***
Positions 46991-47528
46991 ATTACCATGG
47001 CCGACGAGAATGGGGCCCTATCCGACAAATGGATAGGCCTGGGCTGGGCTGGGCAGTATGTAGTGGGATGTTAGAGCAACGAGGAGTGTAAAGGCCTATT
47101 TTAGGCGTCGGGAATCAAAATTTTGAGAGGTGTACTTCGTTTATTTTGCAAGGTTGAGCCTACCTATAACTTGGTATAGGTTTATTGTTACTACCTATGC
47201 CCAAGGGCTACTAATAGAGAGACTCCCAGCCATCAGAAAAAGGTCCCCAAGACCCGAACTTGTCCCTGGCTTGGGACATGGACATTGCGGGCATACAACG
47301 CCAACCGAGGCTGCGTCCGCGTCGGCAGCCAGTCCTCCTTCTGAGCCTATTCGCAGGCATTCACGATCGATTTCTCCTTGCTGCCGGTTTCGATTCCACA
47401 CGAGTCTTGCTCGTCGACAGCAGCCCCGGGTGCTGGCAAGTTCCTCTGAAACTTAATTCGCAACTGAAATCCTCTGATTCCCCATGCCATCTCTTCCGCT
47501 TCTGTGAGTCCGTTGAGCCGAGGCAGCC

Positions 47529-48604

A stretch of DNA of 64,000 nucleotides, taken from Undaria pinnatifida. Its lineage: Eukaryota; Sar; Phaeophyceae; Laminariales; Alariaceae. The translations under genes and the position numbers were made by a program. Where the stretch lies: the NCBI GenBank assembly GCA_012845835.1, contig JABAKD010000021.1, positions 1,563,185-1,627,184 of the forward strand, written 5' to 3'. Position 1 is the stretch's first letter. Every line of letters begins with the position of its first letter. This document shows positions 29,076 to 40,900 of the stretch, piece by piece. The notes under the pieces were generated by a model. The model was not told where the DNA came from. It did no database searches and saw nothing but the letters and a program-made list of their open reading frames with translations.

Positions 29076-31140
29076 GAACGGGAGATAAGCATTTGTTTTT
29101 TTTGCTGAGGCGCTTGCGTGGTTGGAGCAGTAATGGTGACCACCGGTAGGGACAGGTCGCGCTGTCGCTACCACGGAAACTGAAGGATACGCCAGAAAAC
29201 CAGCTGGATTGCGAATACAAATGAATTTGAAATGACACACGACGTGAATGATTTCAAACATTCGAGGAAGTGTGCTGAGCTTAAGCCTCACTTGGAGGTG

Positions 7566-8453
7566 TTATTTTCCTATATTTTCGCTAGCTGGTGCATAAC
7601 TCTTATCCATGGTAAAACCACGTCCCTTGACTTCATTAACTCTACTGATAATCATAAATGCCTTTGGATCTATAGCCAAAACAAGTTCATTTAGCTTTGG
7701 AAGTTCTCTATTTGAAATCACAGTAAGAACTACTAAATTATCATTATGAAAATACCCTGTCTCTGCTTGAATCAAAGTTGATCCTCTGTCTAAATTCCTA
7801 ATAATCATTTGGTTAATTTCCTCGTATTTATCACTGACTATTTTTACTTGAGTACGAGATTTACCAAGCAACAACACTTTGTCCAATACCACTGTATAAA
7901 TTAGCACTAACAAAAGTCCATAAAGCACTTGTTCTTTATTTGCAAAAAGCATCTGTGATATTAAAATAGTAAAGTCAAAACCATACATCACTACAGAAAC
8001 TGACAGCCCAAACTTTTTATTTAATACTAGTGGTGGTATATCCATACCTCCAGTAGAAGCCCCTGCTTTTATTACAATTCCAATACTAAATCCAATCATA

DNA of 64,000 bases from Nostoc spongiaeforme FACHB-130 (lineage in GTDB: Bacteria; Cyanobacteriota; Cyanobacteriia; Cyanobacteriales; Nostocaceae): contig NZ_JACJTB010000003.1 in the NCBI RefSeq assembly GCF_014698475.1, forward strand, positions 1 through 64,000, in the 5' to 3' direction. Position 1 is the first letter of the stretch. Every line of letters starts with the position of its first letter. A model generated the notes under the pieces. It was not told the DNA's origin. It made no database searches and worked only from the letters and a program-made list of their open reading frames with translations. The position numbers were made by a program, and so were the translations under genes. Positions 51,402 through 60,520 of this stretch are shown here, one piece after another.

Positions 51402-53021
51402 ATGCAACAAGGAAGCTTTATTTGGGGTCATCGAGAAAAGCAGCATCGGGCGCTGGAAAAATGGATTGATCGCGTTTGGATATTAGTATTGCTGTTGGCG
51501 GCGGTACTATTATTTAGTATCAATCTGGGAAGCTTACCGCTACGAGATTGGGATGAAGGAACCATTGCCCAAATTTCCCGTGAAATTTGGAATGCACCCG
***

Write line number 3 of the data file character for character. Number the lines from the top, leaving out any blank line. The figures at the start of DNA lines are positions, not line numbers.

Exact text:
47001 CCGACGAGAATGGGGCCCTATCCGACAAATGGATAGGCCTGGGCTGGGCTGGGCAGTATGTAGTGGGATGTTAGAGCAACGAGGAGTGTAAAGGCCTATT